Have the longer range fixed emplacement missile systems set back further in the country, and use decoy radar emplacements, which can be used for targeting. If they go offline, fire up the main radar array. It doesn't take much to fool smart weapons like anti-radiation missiles.

The shorter range missiles can be placed on the north sides of mountains/cliff faces, with the medium range systems south-facing. You take out the medium range system, and get in pursuit of a jet, then you get lit up from behind as you pass the mountain.
 
2013-03-11 06:16:37 PM
That is a funny headline but I'm pretty sure it was on, then off for a while, and now it's back on.
 
2013-03-11 06:18:45 PM

Man On Pink Corner: RandomRandom: It uses an internal map of roads and landmarks and follows those.

That's not inertial guidance.  That's image-based terrain recognition.  Old stuff, and cheap to implement.


Terrcon guidance was a component of the first guidance method used in the original land attack Tomahawk. It was really only used to get "Close" though and was more of a backup system for a more conventional gimbaled gyro type guidance system. It's the addition of GPS that gets it spot on nowadays.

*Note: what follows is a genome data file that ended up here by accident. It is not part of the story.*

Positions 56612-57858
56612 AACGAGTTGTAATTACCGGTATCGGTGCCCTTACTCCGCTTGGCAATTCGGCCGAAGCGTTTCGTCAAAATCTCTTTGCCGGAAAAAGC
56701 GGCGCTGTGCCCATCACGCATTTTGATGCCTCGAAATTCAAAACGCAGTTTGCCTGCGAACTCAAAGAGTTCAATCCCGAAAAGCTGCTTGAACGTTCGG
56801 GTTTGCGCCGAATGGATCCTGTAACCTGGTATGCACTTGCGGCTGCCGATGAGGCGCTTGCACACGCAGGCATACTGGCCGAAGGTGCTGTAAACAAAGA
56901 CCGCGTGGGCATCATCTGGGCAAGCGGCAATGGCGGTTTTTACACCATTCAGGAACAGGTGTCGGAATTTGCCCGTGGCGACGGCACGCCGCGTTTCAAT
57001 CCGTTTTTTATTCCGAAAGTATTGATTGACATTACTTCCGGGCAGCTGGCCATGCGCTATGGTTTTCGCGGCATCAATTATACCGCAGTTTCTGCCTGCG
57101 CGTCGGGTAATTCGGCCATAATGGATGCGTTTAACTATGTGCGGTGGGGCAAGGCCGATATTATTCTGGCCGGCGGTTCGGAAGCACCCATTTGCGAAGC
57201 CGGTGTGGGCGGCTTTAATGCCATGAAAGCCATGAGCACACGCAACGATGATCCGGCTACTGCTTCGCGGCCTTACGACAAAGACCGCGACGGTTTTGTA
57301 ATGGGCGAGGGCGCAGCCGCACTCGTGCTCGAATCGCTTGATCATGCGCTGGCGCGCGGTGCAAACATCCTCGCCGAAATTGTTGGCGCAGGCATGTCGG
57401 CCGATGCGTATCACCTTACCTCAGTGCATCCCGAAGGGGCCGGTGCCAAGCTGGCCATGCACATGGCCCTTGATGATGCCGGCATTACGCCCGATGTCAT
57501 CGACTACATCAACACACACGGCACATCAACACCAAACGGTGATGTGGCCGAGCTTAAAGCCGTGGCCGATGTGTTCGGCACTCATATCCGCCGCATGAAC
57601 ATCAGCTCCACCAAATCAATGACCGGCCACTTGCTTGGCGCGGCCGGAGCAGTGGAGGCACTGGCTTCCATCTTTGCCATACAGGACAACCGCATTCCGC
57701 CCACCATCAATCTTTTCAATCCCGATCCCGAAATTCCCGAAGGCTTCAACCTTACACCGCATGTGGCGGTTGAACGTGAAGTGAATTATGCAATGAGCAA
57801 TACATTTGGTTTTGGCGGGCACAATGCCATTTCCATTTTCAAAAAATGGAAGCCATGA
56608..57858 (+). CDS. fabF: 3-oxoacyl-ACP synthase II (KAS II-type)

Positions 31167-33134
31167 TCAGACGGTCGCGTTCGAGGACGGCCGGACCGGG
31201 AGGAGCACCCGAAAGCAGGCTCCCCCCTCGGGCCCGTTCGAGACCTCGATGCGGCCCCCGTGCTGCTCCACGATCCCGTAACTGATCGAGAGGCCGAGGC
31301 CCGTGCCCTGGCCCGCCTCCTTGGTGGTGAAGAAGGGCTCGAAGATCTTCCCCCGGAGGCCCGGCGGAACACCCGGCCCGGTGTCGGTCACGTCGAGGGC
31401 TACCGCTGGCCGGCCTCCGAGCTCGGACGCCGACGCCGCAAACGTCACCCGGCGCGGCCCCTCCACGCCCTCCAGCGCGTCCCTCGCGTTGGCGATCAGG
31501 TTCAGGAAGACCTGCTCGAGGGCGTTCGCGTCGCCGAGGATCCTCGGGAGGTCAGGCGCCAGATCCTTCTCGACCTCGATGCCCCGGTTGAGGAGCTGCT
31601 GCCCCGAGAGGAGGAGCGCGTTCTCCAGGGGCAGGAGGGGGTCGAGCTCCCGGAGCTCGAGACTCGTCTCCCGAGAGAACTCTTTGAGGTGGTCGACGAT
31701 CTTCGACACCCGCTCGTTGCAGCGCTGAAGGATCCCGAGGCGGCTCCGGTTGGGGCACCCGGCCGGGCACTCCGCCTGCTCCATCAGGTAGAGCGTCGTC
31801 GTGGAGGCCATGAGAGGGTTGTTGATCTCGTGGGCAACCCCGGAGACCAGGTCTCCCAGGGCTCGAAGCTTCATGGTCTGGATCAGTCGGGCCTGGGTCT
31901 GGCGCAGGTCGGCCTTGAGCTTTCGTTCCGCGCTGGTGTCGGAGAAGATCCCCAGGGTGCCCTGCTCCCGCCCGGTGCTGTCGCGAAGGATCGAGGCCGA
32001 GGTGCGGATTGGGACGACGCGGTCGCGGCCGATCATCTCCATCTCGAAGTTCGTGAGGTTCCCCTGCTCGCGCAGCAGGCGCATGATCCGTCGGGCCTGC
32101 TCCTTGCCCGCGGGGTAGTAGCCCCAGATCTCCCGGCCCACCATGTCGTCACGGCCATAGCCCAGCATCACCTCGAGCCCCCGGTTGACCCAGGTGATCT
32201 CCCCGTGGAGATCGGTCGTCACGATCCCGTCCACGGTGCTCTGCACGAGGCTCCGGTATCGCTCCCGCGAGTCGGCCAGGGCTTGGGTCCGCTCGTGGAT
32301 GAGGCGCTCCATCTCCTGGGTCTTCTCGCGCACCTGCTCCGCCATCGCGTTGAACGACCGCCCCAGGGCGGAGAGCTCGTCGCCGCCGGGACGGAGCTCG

2013-03-11 06:20:08 PM

KarmicDisaster: RandomRandom:
Then there's the anti artillary tech you mentioned.  Lasers are in testing, but the Israeli's have missile based system currently in use.  The problem once again is expense.  Each shot of the Israeli systems costs something upwards of $100k and each battery has a very expensive tracking system.  Even if the laser based system were ready today, one imagines that its firing rate would be little higher than the artillery against which it's defending.  Meaning you'd need 5000 individual anti artillery laser systems to counter the NK threat, more if you wanted a backstop for any ...